Africa is often the focus of the global development agenda, from HIV/AIDS to economic growth, yet across the continent millions of people are also suffering from a little known group of parasitic and bacterial infections called neglected tropical diseases, or NTDs.
More than one in six people worldwide, including 500 million children, are infected by NTDs -- and half that burden is here in Africa. Often transmitted through insects, water or soil, NTDs blind, starve and disable. They ostracize people from their communities and prevent them from leading productive lives.
These diseases are called "neglected" for a reason -- despite their impact, they have always been considered secondary health priorities, behind better-known diseases like tuberculosis and malaria.
This is curious because NTDs are easy to treat and prevent, and nearly all of the drugs to fight them have been donated by pharmaceutical companies, which makes them some of the most cost-effective medical solutions available today. Providing pills once a year can treat and protect against several of these diseases at once for approximately $0.50 per person.
For those suffering and at risk, a change has been long overdue -- and I am proud to say that in the past year, that change has come.
One year ago, in an unprecedented display of partnership around these diseases, the global health community -- donor and NTD-endemic country governments, non-governmental organizations, pharmaceutical companies, global health organizations and others -- united to end NTDs as a threat to the world's poorest people.
Launching the landmark London Declaration on NTDs, they pledged to work together to reach the World Health Organization's targets to control and eliminate 10 NTDs by 2020.
This month marks the first anniversary of that commitment -- and a recently released report marking that occasion underscores just how far we've come. Authored by the endorsers of the London Declaration, the report tracks our substantial progress in expanding drug supply and the rise of partnerships in expanding crucial disease treatment efforts.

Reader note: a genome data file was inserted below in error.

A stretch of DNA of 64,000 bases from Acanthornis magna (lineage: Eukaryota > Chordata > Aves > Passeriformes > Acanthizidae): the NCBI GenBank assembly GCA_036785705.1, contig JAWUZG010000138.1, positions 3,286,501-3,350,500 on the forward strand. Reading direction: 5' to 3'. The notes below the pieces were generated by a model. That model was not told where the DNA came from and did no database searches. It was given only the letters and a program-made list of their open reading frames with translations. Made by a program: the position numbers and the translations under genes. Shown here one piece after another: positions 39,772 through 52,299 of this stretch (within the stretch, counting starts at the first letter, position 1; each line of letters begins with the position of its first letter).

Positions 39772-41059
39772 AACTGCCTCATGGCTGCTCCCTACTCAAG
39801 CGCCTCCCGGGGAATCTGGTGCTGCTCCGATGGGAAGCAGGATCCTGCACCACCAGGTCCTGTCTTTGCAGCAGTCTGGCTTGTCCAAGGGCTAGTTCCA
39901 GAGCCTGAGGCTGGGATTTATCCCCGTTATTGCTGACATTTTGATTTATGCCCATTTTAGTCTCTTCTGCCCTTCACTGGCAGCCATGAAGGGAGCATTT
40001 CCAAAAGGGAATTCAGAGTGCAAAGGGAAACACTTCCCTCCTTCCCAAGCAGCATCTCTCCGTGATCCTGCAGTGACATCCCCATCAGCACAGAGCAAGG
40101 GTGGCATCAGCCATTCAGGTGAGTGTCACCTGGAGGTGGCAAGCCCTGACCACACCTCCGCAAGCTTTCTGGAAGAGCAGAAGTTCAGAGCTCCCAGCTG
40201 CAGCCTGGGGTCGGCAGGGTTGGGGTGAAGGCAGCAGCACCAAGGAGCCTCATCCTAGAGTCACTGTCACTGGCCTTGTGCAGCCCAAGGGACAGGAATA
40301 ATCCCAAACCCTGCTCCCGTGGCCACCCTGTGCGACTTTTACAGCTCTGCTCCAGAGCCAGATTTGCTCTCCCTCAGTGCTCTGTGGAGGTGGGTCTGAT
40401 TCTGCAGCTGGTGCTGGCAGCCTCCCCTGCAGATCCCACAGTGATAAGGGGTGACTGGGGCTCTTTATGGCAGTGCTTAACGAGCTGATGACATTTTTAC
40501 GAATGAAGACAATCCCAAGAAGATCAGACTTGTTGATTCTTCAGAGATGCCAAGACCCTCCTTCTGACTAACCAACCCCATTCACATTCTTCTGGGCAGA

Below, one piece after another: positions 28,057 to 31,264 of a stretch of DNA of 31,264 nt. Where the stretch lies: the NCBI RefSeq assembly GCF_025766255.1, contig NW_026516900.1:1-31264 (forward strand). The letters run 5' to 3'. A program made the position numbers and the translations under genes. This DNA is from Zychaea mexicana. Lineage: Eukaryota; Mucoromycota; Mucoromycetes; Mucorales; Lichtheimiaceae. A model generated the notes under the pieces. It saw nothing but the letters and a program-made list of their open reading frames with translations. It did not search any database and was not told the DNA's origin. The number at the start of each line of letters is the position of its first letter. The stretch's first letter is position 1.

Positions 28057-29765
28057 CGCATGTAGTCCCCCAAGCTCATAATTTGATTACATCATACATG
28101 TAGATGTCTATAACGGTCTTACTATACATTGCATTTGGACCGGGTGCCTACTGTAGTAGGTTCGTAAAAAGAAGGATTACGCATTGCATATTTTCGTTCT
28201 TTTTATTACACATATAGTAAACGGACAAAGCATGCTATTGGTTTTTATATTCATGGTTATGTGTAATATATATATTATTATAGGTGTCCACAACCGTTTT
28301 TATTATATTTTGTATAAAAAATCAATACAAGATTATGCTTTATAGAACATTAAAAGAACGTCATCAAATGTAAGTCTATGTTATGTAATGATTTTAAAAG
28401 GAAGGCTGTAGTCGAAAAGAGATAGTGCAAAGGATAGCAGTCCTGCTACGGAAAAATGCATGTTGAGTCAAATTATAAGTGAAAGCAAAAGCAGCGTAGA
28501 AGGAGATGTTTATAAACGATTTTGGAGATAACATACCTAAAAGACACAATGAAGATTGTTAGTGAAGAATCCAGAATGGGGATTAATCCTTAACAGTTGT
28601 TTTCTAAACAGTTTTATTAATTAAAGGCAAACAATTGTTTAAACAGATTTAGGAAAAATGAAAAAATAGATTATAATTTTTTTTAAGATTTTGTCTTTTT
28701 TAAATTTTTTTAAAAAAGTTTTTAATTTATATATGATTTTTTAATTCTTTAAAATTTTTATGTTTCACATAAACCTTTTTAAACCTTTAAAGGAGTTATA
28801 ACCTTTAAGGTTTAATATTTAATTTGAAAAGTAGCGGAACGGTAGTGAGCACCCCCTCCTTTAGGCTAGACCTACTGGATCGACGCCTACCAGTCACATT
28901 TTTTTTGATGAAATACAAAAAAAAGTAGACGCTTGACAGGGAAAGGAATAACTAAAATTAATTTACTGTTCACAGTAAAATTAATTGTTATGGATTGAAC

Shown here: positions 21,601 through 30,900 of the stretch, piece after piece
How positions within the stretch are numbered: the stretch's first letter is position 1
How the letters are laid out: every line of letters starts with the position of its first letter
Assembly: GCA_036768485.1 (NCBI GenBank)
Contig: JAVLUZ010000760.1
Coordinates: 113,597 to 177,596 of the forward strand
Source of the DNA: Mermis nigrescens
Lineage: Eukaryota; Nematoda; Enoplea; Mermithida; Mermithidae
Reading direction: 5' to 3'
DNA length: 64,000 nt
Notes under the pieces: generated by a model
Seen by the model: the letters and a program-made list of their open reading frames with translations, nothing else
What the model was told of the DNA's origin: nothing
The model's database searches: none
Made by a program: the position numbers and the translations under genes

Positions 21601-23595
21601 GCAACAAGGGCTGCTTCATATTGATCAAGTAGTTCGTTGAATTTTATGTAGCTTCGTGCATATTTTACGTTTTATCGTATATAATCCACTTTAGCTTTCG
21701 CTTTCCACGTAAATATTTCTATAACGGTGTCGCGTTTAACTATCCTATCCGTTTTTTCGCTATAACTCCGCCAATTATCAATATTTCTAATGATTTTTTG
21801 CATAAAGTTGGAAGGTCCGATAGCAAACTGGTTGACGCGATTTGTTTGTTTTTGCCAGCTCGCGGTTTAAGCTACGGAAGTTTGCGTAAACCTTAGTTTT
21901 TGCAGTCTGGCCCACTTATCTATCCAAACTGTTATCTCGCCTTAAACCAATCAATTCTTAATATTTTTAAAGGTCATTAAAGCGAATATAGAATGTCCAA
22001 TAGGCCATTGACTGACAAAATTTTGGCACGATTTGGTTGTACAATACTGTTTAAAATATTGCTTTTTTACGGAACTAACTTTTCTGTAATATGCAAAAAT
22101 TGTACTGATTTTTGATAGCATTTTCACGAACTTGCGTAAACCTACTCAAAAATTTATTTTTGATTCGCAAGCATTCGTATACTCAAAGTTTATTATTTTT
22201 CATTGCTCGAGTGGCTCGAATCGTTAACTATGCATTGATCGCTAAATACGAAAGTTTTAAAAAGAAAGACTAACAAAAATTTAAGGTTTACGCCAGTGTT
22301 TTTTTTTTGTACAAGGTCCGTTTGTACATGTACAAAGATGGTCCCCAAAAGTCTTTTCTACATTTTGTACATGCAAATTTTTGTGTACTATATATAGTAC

To me, the most heartening part of the report is that there is great progress in so many sectors. Pharmaceuticals donated almost 200 million more treatments for worm-based diseases like roundworm and elephantiasis. The United States and United Kingdom continued to increase their support, and the emergence of the END Fund galvanized private donations from new sectors.
Most importantly, more NTD-affected countries across Africa, Asia and Latin America, are designing and launching integrated plans that allow governments to align objectives and make the best use of their resources. The full commitment of national governments to the principles of the London Declaration is a key element to success. Four countries launched these programs last year, and 40 more developed plans.
WHO has also released its Second Report on Neglected Tropical Diseases, highlighting similar themes about the need for partnership and country commitment and detailing the steps necessary to address each disease. In the next few days, WHO's executive board is likely to consider a resolution calling on all countries to support the 2020 goals -- a critical next step to attract the world's attention and resources.
While results so far have been impressive, more needs to be done. Research and development into new ways of treating, preventing and diagnosing NTDs still has far to go: a lack of adequate diagnostics delays the elimination of lymphatic filariasis in some areas; and a long, risky treatment regimen makes eliminating sleeping sickness more difficult. Along with a global annual funding gap of $300 million, there are still inadequate human resource and technical capacities.
I know that the path is not always easy. Ghana, my home country, suffers from five of these diseases, and as recently as 1989 recorded nearly 190,000 cases of Guinea worm. In 2007, we committed ourselves to eliminating several NTDs -- and with strong political commitment, increased resources and international support, we conquered blinding trachoma in 2009 and Guinea worm in 2011. Ghana's work continues, but its future is bright.
There is no silver bullet remedy to helping a country break the cycle of poverty, but investing in the health of its population offers one of the best options for unlocking economic potential. With full support both from national governments and from the global community, we can build on this year's progress and put an end to NTDs on the African continent.
The author is the former president of Ghana (2001-2009) and the NTD Special Envoy for the Global Network for Neglected Tropical Diseases.
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